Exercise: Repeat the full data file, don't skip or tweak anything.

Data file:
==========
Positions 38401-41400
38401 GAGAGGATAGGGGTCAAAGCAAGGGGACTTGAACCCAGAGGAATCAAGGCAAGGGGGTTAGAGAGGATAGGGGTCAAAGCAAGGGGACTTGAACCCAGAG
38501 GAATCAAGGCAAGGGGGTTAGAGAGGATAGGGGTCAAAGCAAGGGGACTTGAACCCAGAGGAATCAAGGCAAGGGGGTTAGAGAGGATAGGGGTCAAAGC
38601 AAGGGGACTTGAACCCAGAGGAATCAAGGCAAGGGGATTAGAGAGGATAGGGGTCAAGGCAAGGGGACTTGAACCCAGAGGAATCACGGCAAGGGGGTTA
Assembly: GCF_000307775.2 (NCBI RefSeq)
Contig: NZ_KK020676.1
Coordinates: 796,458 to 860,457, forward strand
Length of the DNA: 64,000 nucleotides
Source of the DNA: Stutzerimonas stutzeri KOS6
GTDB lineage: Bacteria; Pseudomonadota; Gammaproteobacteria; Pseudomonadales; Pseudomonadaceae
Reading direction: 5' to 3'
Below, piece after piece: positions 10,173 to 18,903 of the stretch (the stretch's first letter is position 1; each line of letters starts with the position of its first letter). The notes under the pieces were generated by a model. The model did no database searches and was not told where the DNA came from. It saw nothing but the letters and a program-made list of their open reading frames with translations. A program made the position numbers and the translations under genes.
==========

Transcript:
Positions 38401-41400
38401 GAGAGGATAGGGGTCAAAGCAAGGGGACTTGAACCCAGAGGAATCAAGGCAAGGGGGTTAGAGAGGATAGGGGTCAAAGCAAGGGGACTTGAACCCAGAG
38501 GAATCAAGGCAAGGGGGTTAGAGAGGATAGGGGTCAAAGCAAGGGGACTTGAACCCAGAGGAATCAAGGCAAGGGGGTTAGAGAGGATAGGGGTCAAAGC
38601 AAGGGGACTTGAACCCAGAGGAATCAAGGCAAGGGGATTAGAGAGGATAGGGGTCAAGGCAAGGGGACTTGAACCCAGAGGAATCACGGCAAGGGGGTTA
Assembly: GCF_000307775.2 (NCBI RefSeq)
Contig: NZ_KK020676.1
Coordinates: 796,458 to 860,457, forward strand
Length of the DNA: 64,000 nucleotides
Source of the DNA: Stutzerimonas stutzeri KOS6
GTDB lineage: Bacteria; Pseudomonadota; Gammaproteobacteria; Pseudomonadales; Pseudomonadaceae
Reading direction: 5' to 3'
Below, piece after piece: positions 10,173 to 18,903 of the stretch (the stretch's first letter is position 1; each line of letters starts with the position of its first letter). The notes under the pieces were generated by a model. The model did no database searches and was not told where the DNA came from. It saw nothing but the letters and a program-made list of their open reading frames with translations. A program made the position numbers and the translations under genes.